With all the hustle and bustle of the new school year and the remnants of the London Olympics left behind, important world events have escaped the notice of the IMSA community. Such is the case with NASA’s rover, Curiosity, which landed safely on Mars earlier this August. NASA previously landed twin rovers, Opportunity and Spirit, in 2004 to explore Mars’ surface for water and other geological formations. Curiosity is different from both Opportunity and Spirit because it is far larger and it is packed with the most advanced, state-of-the-art technology. As the New York Times puts it, it is in essence the “most sophisticated movable laboratory that has been sent to another planet.”
The purpose of Curiosity’s mission was to spend two years analyzing the topography and rocks within the 96 mile crater in which it landed. By doing that, Curiosity hopes to find carbon based molecules and other evidence that can demonstrate Mars’ potential suitability for sustaining life. However, before Curiosity could even begin to carry out its assignment, it had to go through the intense, nerve-racking process scientists call surface landing. Curiosity’s landing procedure is known as the sky crane maneuver, a procedure that was designed specifically for this mission. The old fashioned landing systems used by every other rover could not work for Curiosity simply because, unlike the other rovers, Curiosity literally weighs a ton.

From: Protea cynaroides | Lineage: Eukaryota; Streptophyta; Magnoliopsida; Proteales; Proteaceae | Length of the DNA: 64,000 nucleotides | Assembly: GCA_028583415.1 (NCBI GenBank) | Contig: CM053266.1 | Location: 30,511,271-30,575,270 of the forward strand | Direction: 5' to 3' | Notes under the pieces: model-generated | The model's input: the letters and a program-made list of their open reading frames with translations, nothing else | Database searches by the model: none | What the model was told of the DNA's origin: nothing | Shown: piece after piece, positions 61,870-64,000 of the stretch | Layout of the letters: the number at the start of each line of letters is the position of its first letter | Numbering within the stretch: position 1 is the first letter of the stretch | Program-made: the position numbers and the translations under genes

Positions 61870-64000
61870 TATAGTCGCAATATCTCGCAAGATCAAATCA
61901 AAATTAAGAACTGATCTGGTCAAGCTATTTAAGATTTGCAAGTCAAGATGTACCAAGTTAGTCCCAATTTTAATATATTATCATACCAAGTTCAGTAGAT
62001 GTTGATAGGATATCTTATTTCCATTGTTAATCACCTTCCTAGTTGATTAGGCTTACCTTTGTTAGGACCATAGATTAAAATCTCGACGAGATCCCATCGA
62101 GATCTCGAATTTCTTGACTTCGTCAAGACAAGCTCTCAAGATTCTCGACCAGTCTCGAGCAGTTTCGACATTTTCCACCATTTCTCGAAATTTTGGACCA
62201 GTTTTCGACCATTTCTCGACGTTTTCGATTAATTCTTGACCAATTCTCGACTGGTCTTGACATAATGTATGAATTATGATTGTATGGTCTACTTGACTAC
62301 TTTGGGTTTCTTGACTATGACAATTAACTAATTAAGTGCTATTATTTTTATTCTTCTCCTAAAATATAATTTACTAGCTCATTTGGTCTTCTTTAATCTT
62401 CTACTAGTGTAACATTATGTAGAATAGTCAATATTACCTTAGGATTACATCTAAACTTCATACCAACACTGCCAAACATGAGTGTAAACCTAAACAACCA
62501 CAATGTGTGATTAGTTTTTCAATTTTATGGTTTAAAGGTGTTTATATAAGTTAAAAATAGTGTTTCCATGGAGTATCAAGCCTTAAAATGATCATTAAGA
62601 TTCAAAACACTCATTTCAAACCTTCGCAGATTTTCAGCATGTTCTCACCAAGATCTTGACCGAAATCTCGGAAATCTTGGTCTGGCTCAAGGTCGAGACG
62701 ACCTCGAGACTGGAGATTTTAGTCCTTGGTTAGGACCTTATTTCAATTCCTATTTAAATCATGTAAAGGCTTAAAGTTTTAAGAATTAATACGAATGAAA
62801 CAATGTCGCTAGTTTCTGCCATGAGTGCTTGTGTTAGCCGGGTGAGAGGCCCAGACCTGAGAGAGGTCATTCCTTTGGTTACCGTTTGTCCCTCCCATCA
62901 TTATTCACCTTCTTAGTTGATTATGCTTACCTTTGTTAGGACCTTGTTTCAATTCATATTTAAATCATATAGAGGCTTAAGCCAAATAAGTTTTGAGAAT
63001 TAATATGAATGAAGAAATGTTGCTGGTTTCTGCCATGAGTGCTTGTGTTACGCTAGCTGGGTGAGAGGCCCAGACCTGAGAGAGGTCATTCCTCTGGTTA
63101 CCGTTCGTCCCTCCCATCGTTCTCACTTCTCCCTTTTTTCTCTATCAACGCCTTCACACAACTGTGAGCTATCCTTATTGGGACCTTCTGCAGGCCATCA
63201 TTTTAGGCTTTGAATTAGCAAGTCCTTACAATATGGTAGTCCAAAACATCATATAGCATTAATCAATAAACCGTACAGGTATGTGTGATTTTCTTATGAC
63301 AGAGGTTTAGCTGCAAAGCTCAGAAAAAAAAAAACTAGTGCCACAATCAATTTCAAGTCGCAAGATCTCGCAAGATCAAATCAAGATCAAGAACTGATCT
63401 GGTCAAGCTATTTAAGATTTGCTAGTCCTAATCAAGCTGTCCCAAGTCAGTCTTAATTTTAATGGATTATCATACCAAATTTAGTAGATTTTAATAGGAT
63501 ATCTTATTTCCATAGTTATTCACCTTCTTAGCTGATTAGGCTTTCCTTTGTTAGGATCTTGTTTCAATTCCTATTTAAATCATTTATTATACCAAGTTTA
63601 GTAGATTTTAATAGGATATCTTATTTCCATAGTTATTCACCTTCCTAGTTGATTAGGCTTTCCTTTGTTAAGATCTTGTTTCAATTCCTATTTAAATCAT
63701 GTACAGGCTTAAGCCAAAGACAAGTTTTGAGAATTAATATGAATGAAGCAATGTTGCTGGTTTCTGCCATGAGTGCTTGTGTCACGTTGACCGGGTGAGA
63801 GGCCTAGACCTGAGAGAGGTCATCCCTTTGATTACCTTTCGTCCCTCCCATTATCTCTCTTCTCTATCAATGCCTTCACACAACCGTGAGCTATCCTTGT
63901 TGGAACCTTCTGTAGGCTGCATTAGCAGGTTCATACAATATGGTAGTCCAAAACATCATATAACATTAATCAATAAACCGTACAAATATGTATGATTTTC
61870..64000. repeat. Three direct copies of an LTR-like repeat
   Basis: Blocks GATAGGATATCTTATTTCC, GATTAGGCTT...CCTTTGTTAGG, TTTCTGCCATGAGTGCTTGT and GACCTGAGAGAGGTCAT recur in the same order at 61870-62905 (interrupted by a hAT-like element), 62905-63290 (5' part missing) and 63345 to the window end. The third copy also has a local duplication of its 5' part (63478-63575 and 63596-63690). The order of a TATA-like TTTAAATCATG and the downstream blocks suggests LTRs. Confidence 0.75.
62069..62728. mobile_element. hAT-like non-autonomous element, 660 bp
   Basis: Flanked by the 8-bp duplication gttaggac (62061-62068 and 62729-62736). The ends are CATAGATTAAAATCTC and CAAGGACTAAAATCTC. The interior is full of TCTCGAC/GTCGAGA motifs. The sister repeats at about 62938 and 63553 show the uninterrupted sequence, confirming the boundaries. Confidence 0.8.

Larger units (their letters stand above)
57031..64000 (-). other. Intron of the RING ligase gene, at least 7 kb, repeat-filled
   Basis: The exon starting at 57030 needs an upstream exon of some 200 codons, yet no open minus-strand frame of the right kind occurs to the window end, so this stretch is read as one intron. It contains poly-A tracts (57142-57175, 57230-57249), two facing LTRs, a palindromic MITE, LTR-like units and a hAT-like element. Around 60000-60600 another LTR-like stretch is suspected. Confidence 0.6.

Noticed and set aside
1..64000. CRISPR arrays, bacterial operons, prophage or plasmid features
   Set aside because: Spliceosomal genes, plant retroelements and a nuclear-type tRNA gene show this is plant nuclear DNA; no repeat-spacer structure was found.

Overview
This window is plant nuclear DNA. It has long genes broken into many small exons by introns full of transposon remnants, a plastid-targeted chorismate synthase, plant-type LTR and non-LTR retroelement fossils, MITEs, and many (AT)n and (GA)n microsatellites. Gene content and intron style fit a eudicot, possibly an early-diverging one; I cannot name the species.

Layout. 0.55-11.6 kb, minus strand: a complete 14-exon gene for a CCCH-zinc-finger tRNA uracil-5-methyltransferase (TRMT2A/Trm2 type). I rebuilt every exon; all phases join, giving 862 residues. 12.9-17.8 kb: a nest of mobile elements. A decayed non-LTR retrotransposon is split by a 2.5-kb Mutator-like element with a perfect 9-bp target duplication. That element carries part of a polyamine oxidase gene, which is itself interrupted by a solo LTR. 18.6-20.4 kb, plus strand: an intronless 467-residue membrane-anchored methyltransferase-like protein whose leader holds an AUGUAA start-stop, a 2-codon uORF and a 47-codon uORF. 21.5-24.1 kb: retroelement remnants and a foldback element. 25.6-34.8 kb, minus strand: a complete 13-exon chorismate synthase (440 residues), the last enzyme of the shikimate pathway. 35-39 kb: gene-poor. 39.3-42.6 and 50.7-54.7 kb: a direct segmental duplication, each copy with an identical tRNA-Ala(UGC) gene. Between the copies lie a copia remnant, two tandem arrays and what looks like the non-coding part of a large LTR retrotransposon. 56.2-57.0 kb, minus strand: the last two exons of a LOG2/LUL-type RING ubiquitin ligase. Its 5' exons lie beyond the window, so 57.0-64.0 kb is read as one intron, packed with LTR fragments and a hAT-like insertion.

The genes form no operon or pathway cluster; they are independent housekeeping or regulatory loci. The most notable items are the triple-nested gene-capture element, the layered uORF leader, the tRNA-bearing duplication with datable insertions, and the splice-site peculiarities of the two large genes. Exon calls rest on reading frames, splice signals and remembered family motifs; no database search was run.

With Curiosity’s fate completely depending on a new landing method, NASA scientists watched with anticipation as it made its way to the surface of Mars. Thankfully, every step of the process proceeded flawlessly, and Curiosity started to relay a video feed to NASA of everything it was seeing. Now, Curiosity is slowly starting to unpack its vast instruments so that it can relay information to NASA. The beauty of Curiosity is also in its power source which is heat from a plutonium chunk. Due to this, Curiosity can operate for years and possibly even decades. For now, Curiosity’s updates and feeds can be seen on NASA’s homepage.